By Dayle Hayes, MS, RD 2017-09-05 18:19:44
Earn 1 CEU in the designated Key area and Key Topic Code noted above » Bright colors are only one sign of good-for-you produce options. One of the most common nutrition tips is to “eat a rainbow.” Schools serve rainbow fruit kebobs, rainbow salads and even entire rainbow produce bars. Brightly colored fruits and vegetables are certainly gorgeous to display, delicious to eat and packed with vitamins, minerals and other good-for-you compounds. Plus, the wise advice to eat rainbows is based on science, as illustrated in the Dietary Guidelines for Americans. Anyone who plans school meal menus knows the federal requirements for the subgroups of Dark Green, Red and Orange vegetables. These groups don’t tell the complete nutrition story: When it comes to produce, color is just one indicator of health benefits. Plants are colored by a variety of natural chemicals called pigments. These compounds—like anthocyanins (purple), carotenoids (orange), chlorophylls (green) and lycopene (red)—are also disease-fighting phytonutrients that help reduce the risk of cancer, diabetes and heart disease, while fighting infections, promoting good vision and maintaining healthy teeth and gums. What about fruits and vegetables without the razzle-dazzle pigments? Just because they lack the fancy colors of their bright cousins, are they devoid of nutritional value? Absolutely not! Fruits and vegetables with white peels and/or white flesh boast some important nutrients—and flavors—that can boost the value of meals at school and at home. In fact, some of them are the most popular items on America’s plates and trays! Let’s dig a little deeper into the nutritional value and flavor profiles of three white produce items: mushrooms, the onion family and potatoes. [Editors’ Note: SN recently covered bananas (March 2017) and cauliflower (March 2016) in its Food Focus column. For Dayle Hayes’ take on these two white veggie favorites, check this month’s online extras at www.schoolnutrition.org/snmagazinebonus.] FUN FACTS Although mushrooms are classified as an “Other Vegetable” for school meal patterns, they are not technically a plant (or animal) food. Mushrooms belong to the fungi kingdom, which also includes yeast and molds. MARVELOUS MUSHROOMS To discuss the importance of mushrooms, we first have to talk about umami. This fifth basic taste—after the better-known sweet, sour, salty, and bitter—comes from a Japanese word translated as “savoriness.” Umami has also been described as a rich or meaty flavor. Foods naturally high in umami include fish, shellfish, cured meats and certain vegetables (ripe tomatoes, Chinese cabbage, spinach and celery), as well as fermented and aged foods like cheese, shrimp paste, fish sauce and soy sauce. Mushrooms are rich in umami and synergistically increase the savoriness of food when combined with other umami-containing items. Examples include a veggie stir-fry with Chinese cabbage, mushrooms and soy sauce – or a cheese pizza with tomato sauce and mushrooms. Five years ago, mushrooms were rarely seen in school meals except on top of pizza or maybe a Philly cheesesteak sandwich. The recent 2017 Mushroom Menu (from MushroomsinSchools.com) now showcases 50 ways that schools are serving them in blended meat burgers and meatballs, on salad bars and in layers of ethnic flavors. Students are also used to seeing mushrooms on the menus of their favorite restaurants. And then, of course, there is the power of umami, bringing rich flavor without added sodium. Mushrooms have no fat, cholesterol or sugars and only tiny amounts of sodium (15 milligrams) and calories (20) per serving. They also provide 6-11% daily value (DV) for potassium (depending on the variety), along with some B-vitamins. Some mushrooms naturally contain small amounts of vitamin D. When exposed to UV light, this amount can be increased to 100% DV or more! Read package labels to check for this vegan source of vitamin D. Mushrooms also contain cancer-fighting antioxidants. Bottom line: Try more mushrooms on school menus. Fresh, canned or IQF from USDA Foods, mushrooms add flavor and can help reduce the level of sodium in school meals. FUN FACTS Onions are one of the oldest cultivated vegetables in the world, with records going back 7,000 years. Today, it’s the third most-consumed veggie in the U.S. White, yellow and red onions are the most common varieties. OPEN UP TO ONIONS Many savory recipes start with instructions to chop, dice or mince garlic, onions or scallions, adding them to sauces, soups or stir-fried dishes. What versatility! The allium family of vegetables includes chives, garlic, leeks, onions, scallions and shallots. Springtime is the right time to enjoy some of the less common allium veggies: Garlic scapes are curly green shoots of bulbs and have a subtler flavor than most of their pungent cousins; ramps are wild leeks that can be grilled or pickled; immature green garlic has a mellower taste than the mature cloves; and purple chive flowers add a delicate color and flavor to egg dishes and salads. Archeological records show that garlic, onions and leeks formed the basis of recipes in the Middle East as early as 1700 BCE. Today, onion family vegetables are the foundation of global cuisines as varied as East Indian, Italian and Tex-Mex. Thanks to modern research, we know that quercetin and other sulfur-containing antioxidants in allium vegetables have a host of health benefits, such as promoting prostate health and lowering blood pressure. Unfortunately, these beneficial components are the same ones that make people cry while chopping onions! Like the smelly sulfur chemicals in broccoli and cauliflower, they are disease fighters with a few negative side effects. In 2016, Prevention.com reviewed all the folk remedies for tear-free onion chopping. Their verdict: You can reduce your tears by soaking peeled onions in water for a few minutes before chopping or by hanging a piece of bread out of your mouth while chopping. All other hacks did not work or actually made the situation worse. Bottom line: Maximize the flavor power of onion family veggies. Grow garlic and chives in school gardens. Roast a variety of veggies, including onions and mushrooms, as a base for scratch-made sauces, soups and pasta dishes. FUN FACTS Potatoes are grown in all 50 states and are harvested somewhere during every month of the year! In 1995, the University of Wisconsin and NASA helped the potato become the first vegetable to be grown in space. POTATO PERFECTION Potatoes are an excellent source of vitamin C and potassium. They also offer moderate amounts of high-quality protein and fiber—without any fat, cholesterol or sodium. For cost-conscious consumers and menu planners, there is even-better news—potatoes and beans provide the most nutrients per penny, according to researchers at the University of Washington. In one analysis, the cost of white potatoes was about half that of other vegetables, and potatoes were among the lowest-cost sources of potassium. The bad rap that potatoes often get is not inherent to the vegetables themselves, but rather to the fact that they are often prepared as high-fat dishes. While some of these can fit into a healthy eating style, no nutrition professional would recommend them as an everyday food. The best things about potatoes in K-12 foodservice is that kids love to eat them—and there are hundreds of ways to serve them in school meals! PotatoesRaiseTheBar.com is a great place to find new potato recipes for school menus. School meals are also a great place to feature some of the lesser-known varieties of potatoes. More than a hundred varieties of potatoes are sold in the United States, but they fall into seven major categories for cooking: » Russet potatoes are the medium/large, light-brown-skinned potatoes that most home cooks use for baked and mashed potatoes. » Red potatoes have a thin skin and a subtle, sweet flavor. They roast beautifully and are a colorful addition as a side dish. » Yellow potatoes are great for lighter dishes, since their golden color means adding less oil or butter. » White potatoes are a few shades lighter, somewhat starchier and not as creamy as yellow potatoes. They don’t need to be peeled before mashing—which is arguably their best use. » Purple (or blue) potatoes are the most unusual. They tend to be an extremely starchy variety, in a marble mix of white, lavender and purple. The flesh will lighten when grilled or roasted. » Petite potatoes are really small. They are easy to roast and make for bite-sized options in a stew or soup. » Fingerling potatoes come in multiple colors. Their size and shape make them visually interesting to kids. Fingerlings roast quickly in the oven and can be served with ketchup or more exotic sauces like spicy sriracha. Bottom line: Potatoes have several nutrition advantages and they are popular with students. School meals are a great place to help kids learn that potatoes do not have to be deep-fried to be delicious. BRIGHT WHITE There is every reason to keep recommending rainbows of colorful produce to your customers at school and to your family at home. However, there is plenty of room on healthy trays and plates to include white and off-white produce items like mushrooms, onions and potatoes (plus bananas, cauliflower, jicama, parsnips, turnips, white peaches…). In fact, keep in mind USDA’s number one commandment to “Vary Your Vegetables”! (And fruits, too.) Dayle Hayes, MS, RD, is the chief cheerleader at School Meals That Rock and a social media guru to districts nationwide. Her agricultural clients include The Mushroom Council and PotatoesUSA.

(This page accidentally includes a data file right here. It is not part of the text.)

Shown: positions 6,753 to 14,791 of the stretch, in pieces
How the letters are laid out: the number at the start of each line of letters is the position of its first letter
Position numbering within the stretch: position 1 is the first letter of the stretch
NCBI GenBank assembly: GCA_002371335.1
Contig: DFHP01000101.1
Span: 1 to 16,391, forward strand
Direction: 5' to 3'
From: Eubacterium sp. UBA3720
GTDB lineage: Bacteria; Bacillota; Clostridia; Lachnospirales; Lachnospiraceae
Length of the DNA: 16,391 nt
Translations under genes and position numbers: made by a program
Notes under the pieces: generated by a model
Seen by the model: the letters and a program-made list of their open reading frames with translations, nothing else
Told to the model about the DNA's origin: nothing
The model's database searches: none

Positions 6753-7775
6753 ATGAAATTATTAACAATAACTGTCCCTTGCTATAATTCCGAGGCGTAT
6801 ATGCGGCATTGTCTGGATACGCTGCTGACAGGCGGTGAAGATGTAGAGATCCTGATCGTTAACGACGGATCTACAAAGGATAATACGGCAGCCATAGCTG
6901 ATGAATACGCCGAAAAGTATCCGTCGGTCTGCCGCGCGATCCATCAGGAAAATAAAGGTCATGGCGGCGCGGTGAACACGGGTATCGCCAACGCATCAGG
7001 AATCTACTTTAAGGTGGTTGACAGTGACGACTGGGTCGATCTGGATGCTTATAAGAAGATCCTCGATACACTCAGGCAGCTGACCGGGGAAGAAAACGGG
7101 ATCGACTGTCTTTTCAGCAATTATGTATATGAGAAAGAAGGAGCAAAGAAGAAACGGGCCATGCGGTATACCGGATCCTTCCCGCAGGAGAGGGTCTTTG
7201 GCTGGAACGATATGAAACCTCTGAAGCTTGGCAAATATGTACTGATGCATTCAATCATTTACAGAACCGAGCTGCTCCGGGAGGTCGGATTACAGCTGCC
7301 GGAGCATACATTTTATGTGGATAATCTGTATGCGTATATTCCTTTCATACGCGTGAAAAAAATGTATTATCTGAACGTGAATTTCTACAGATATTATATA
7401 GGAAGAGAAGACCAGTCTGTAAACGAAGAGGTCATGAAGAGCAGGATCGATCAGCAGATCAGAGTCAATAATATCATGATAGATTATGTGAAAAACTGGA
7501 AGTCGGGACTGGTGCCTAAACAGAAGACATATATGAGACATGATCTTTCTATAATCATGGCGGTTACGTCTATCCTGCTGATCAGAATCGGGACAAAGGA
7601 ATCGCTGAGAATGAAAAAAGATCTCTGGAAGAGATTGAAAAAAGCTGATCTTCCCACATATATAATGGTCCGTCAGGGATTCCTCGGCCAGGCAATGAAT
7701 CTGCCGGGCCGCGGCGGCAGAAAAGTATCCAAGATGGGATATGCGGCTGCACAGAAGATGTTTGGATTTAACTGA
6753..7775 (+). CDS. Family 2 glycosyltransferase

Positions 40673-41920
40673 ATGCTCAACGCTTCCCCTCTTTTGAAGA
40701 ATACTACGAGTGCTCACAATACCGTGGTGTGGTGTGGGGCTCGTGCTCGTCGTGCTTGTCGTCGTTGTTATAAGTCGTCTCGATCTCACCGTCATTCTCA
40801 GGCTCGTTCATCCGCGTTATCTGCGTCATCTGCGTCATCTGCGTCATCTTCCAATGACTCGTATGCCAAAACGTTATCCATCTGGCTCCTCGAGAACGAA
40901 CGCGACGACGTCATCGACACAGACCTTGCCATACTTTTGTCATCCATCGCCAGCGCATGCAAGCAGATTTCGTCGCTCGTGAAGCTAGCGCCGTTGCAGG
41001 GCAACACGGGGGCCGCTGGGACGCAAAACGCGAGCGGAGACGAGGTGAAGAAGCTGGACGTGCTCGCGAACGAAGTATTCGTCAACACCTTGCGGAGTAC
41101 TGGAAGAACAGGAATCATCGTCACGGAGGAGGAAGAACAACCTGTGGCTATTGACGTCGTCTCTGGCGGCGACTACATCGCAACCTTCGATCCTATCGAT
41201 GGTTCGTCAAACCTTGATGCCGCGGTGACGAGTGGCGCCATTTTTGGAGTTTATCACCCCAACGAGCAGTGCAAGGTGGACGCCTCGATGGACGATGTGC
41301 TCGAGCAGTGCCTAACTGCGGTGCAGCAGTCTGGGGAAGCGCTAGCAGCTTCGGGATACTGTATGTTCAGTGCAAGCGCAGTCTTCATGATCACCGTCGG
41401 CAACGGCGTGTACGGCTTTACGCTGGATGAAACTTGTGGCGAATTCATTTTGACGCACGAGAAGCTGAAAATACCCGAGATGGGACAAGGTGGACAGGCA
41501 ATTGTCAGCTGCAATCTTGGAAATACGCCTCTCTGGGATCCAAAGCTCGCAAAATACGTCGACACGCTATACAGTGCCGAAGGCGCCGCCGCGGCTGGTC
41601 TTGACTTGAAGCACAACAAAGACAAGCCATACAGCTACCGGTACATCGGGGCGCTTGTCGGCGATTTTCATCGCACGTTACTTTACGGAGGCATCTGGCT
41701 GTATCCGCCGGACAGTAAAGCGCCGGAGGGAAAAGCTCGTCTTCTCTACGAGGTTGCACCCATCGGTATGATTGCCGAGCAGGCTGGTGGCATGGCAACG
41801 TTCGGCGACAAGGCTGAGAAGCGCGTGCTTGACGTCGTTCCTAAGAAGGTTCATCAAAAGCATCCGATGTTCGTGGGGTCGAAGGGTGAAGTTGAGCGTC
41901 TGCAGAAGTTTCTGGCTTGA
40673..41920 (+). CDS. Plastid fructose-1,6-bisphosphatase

Published by School Nutrition Association. View All Articles.